The Bottom Line - Been there. Done that.

Been There. Done That.
If years of accrued knowledge and experience make for a good machine control salesman; The PPI Group’s Jeff Peterson is full of it. (Sorry Jeff; you’ll be hearing that one for a while). After serving in the U.S. Coast Guard for six years as an electronic technician, Jeff joined the family business in 1985 doing instrument repairs while attending college. The company had been established in 1927 and was purchased by Jeff’s mother in 1961. With pride, Jeff points out “My mother was a pioneer in our industry. Over 41 years, she built an A/E/C/S company in the Pacific Northwest, from the very bottom, with minimum revenues, to a company covering a territory of three states and over 30 employees in 2002 doing $6M in annual sales”. After Jeff got his associate’s degree in business, he joined the company full-time. Then, in 2002, Jeff and other family members bought the business and renamed it The PPI Group. Jeff now serves as Senior Vice President and machine control specialist. Jeff’s 27 years of experience in the construction instrumentation industry has provided Jeff with a front-row seat to observe the maturation of the industry and the evolution of machine control technology. As an industry veteran, he is well qualified to comment on the current state of the machine control revolution and the benefits the technology brings to customers, after all, he has seen it first-hand from the beginning.

The Early Years
After serving time as a service technician, Jeff moved into inside sales of construction instruments, primarily optical and laser instruments. Eventually this new sales role led to a full-time position in outside sales of these products. At that time, the company represented Topcon, Sokkia and Laser Alignment products. Jeff sold exclusively to contractors, while others in the company sold the survey products into that space. In 1994, after Topcon purchased AGTEK’s machine control technology, Jeff got his hands on the early 2D machine control products and had great success introducing them to their existing contractor customers. This was a win-win situation for the customer, as many of them were already AGTEK users but preferred The PPI Group’s local presence and commitment to customer service and support. These systems utilized lasers, slope sensors and sonic tracers. As machine control technology and Jeff’s application knowledge grew, his transition into selling 3D machine control systems was also a success and now takes up 90% of his time. With a strong technical background and years of learning on jobsites big and small, Jeff has become a valuable asset to his company and customers.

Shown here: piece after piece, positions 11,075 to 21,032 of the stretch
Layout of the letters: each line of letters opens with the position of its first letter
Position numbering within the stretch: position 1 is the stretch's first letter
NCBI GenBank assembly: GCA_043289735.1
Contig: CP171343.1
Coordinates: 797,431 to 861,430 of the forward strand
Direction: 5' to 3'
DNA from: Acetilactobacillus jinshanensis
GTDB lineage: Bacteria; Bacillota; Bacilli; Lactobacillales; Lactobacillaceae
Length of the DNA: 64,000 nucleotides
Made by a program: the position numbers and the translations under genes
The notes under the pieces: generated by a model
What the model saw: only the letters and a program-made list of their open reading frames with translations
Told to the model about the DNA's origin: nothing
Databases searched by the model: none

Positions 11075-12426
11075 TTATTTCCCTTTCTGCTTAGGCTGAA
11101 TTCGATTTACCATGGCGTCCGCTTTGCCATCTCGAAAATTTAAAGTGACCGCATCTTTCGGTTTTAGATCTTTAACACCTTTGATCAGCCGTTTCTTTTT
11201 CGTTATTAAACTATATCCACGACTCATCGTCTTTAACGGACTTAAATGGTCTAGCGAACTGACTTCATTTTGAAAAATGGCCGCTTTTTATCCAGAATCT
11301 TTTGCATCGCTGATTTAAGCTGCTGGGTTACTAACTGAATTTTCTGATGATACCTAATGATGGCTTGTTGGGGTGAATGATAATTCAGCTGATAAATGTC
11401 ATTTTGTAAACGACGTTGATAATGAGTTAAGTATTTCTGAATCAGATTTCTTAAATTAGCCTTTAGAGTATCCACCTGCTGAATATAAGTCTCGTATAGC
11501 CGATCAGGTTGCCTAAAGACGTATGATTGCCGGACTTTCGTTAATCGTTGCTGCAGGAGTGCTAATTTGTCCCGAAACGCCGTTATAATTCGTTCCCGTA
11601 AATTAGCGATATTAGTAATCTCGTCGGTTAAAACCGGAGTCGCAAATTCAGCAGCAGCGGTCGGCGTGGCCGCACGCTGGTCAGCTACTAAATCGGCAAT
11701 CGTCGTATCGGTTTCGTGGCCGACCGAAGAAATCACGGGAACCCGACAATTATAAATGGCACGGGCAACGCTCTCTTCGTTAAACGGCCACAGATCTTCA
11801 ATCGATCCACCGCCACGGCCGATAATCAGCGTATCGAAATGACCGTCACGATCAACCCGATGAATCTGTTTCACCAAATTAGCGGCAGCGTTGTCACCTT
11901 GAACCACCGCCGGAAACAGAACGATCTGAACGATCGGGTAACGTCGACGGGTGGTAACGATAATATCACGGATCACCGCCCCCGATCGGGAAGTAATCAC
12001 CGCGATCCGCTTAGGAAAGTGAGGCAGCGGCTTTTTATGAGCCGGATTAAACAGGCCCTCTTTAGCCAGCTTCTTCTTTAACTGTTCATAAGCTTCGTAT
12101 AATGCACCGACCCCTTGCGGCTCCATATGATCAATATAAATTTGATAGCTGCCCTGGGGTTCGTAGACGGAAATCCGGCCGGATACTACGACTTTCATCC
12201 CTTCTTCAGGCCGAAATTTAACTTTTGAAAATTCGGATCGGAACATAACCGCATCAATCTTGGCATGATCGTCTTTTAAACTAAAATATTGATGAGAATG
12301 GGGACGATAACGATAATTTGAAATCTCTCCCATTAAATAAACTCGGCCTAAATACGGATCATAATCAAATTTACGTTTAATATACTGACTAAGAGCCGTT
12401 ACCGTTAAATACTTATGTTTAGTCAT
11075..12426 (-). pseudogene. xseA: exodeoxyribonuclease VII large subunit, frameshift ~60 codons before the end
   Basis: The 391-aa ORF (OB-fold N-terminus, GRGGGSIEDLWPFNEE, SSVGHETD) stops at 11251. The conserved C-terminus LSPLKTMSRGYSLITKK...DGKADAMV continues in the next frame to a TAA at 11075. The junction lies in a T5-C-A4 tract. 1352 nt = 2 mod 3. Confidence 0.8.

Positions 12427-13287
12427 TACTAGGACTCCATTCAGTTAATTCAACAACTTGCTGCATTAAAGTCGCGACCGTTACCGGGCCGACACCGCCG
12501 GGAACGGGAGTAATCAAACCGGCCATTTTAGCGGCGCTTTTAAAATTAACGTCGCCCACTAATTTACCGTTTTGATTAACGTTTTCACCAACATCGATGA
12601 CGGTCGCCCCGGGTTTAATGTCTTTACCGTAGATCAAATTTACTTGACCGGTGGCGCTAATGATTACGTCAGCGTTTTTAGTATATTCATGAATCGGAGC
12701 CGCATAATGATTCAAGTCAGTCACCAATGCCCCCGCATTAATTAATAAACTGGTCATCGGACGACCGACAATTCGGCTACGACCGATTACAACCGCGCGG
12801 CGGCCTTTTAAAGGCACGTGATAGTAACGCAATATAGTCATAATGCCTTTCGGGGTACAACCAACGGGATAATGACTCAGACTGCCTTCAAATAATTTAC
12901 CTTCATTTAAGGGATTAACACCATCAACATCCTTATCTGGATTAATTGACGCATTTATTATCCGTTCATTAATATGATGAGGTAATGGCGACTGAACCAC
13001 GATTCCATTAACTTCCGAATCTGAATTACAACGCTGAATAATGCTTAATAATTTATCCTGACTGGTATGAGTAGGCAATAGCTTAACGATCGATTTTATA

The PPI Group
Covering Oregon, Washington and Northern Idaho for Topcon and Sokkia, The PPI Group (PPI) has 43 knowledgeable and dedicated employees committed to customer care after the sale. PPI is also an Autodesk dealer, which plays a significant role when teaching contractors the ins and outs of model building and handling electronic files. As many of the design engineers and surveyors are also PPI’s customers, they often play the role of unofficial liaison and advise the various project stakeholders when data looks wrong or there are apparent conflicts. Sometimes it’s just a matter of getting everyone on the same page, and getting file formats squared away. Over the years, The PPI Group’s commitment to customer care has reaped many benefits for them including strong customer loyalty. According to Jeff, “Customer care after the sale is our #1 priority.” It shows, as many of PPI’s customers have been with them for over 20 years. The resultant success in sales has earned them one of Topcon’s “Top Ten Dealer “awards every year since they became a Topcon dealer. PPI has additional salesmen separately selling into the surveying or construction markets and covering different geographical regions. The construction segment salesmen are supported by a staff of machine control installers, trainers and technical support personnel. You can learn more about The PPI group on their website at

Changing Roles